Free at Last

I am Egyptian by blood, born in the Arabian Gulf. I was the youngest child I have one brother and two sisters. I was not like other children. I was a naughty child, stubborn & violent. When I wanted something, I had to have it. It did not matter by what means I used to get it. When I went to the toy store with my father, I would always end up with three toys, instead of one, because I would cry and scream and throw myself on the floor, until he gave in. Getting my way made me feel good. I felt as if I had won. I felt powerful.

 

Even though I was a trouble maker, I was good at school learning and always ranked top of the class. I participated in school activities like choral, and enjoyed the attention. All of my friends were of different nationalities. Arabic was the native language of my family, but I did not speak the Egyptian accent very well.

 

When I was young, my parents hit me. It was a common form of discipline and I thought everyone was raised that way. They even burned me on my tongue because I could not speak Arabic properly.

 

I felt that my parents hated me because my brothers and sisters were good and always did what they were told, so they did not get hit. I was always making problems and fighting with my friends. Their families would always complain to my family about my behaviour. I could not get along with the people in the street and in the neighbourhood.

 

My father was an engineer my mother worked in the Embassy and both had high paying jobs, which allowed us to visit Egypt once a year for vacation.

 

I never liked going to Egypt for vacation because I could not mix with anyone there. I did not have any friends. I did not fit in. I was like a tourist in my homeland.

 

When I was eleven my dad decided to go back to Egypt and start a business with our family savings. In the beginning we had a nice flat in a nice neighbourhood.

 

Dad’s project failed. Even my mom selling all her jewellery to support the family did not help. Dad went bankrupt.

 

Although I was young and did not totally understand what was going on, I felt it was the end of the world for me. When I asked my family for money or anything they said no. They could not afford it as before. We were broke and poor In my childhood I always wanted regular things like a bike or daily payment so I could buy some sweets. I felt less than other kids. Other kids looked on me with pity, like I was poor. It hurt me to feel poor.

 

I started lying about my family, saying that we have a lot of money and that I had a lot of toys in my room. I was lying about everything. A lot of kids used to mock me because of my accent. Having been born in a different country, I sounded weird. I tried to mix. I did not know how to fit in, except by lying and doing wrong things. I thought that people would recognise me, when I did those wrong things but all I got was punishment from my parents and complaints by the parents of my friends.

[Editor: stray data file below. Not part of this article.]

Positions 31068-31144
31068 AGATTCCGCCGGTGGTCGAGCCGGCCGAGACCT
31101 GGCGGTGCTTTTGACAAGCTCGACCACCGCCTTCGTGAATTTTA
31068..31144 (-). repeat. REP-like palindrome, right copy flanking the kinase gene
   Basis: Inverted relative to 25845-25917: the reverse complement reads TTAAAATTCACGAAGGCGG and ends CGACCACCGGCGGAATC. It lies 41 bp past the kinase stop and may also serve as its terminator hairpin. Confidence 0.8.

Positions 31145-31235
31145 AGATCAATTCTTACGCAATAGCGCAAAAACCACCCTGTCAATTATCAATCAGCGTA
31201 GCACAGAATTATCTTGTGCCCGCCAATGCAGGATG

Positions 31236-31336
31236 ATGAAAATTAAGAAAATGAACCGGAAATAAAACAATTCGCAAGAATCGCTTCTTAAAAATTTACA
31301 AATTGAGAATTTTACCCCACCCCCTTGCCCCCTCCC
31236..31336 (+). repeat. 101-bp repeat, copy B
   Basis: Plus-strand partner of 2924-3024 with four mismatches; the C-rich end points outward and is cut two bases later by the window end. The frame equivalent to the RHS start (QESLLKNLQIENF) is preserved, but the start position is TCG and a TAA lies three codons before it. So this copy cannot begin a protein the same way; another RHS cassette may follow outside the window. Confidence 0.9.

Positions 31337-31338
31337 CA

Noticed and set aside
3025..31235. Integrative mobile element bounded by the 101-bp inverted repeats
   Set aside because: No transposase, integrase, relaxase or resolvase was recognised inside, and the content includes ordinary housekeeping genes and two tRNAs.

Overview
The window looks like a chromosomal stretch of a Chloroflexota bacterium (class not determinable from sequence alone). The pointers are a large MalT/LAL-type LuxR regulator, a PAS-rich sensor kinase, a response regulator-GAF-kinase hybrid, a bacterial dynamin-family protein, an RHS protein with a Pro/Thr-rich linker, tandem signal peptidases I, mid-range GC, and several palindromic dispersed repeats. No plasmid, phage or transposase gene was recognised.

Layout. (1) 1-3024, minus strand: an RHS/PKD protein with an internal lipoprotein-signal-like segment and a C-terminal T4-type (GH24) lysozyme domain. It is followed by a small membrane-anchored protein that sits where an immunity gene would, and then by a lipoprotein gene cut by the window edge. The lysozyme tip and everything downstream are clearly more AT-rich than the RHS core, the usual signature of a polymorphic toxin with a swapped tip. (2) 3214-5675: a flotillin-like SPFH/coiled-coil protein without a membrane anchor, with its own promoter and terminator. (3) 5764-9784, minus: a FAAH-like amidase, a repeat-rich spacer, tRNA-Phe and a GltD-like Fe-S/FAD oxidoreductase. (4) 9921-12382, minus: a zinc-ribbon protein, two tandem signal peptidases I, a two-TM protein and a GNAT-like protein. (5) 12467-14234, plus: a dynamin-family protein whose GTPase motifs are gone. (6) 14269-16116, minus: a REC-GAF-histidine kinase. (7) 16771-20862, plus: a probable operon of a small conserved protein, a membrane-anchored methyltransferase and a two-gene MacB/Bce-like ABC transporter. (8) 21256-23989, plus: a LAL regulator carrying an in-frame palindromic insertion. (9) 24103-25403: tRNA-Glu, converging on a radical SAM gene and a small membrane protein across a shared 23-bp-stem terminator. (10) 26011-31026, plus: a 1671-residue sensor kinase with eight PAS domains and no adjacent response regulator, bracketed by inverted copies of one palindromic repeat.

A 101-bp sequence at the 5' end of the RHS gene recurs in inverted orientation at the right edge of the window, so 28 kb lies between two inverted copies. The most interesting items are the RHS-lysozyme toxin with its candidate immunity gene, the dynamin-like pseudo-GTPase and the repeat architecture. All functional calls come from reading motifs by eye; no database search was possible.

I lied about going out with many girls. In order to make my friends believe me I used to tell: “I am going to meet my girlfriend.”, then I would go and sit alone in a neighbourhood far away.

 

I was punished hard by my family for lying. I felt like I had no one in my life to guide me properly. Instead of providing guidance, my parent just gave orders. And I refused to follow the orders.  

 

After a while I met some guys who listened to Rock and Roll, went to discotheques, and knew a lot of girls. It was my dream to be like them. If they smoked, I smoked. If they danced, I danced. When they asked anything from me, I would do it very quickly, to impress them.

 

Two of them used to steal money from their parents and take us all to movies. I did that also. But my parents were too poor to steal from. So I used to save up the money till the weekend and then tell them that I stole the money.

 

One day a guy offered me a beer. It was a strange feeling but I liked it, I started drinking at events every 6 months, then every 3 months, then every week, then every day. I discovered all kinds of alcohol and drugs in a very short period.

 

In order to pay for my alcohol and drugs, I stole from my parents. When my parents caught me, I stole from my friends. When I didn’t have any friends, I started dealing in alcohol and drugs. Since alcohol was illegal in my country, you got it just illegally like drugs.

 

I was famous in the neighbourhood. Lots of people used to get alcohol and drugs from me. I used to buy stuff for myself that I felt I deprived myself from. Sometimes I would take customer’s’ money and never show up again. That caused problems and lots of people wanted to hurt me. One day “a friend” went to my house and told my parents about my dealing. My parents were shocked. They started treating me differently, hiding their money, stashing their valuables. I started to steal anything that I get my hands on, stealing from shops and markets. Stealing my friends’ mobiles. I got into fights. I behaved like an animal in the streets.

 

It became common for the police to pick me up and take me to the station, so my parents would know I was still alive. The police would release me on the second day after my parents visit. I wanted a girlfriend, but when I got one, I had to be drunk to go out with her. I stole her mobile. I “borrowed” money from her. I kept on drinking. I kept on using her. Then she left me.

 

One day I woke up and found I could not move my arm. I could not remember exactly what happened the night before. I vaguely recalled being drunk and fighting. My mom asked me to go to the doctor so I went with the last friend I had. The doctor said that I was paralysed from my shoulder to my hand. I had to do physical therapy for a year. But I used the treatment money my Mom gave me on alcohol and drugs, so my arm got worse instead of better. Eventually I had to get a stiffener in order to be able to straighten my arm.

 

I wanted to work a lot, but I could never stay in any one job more than a month. Once I drank it was hard to show up for the job. I always wondered about people who never drank. I thought they did not know how to live life. When someone told me that I was addicted to alcohol and drugs, I used to say: “No way. I am ok. I can stop when I want to.” Yet deep inside me I knew I could not stop. Many times during my twelve years of addiction, I would quit, and the withdrawal pain plus depression would paralyse me, and I would turn to my additions again.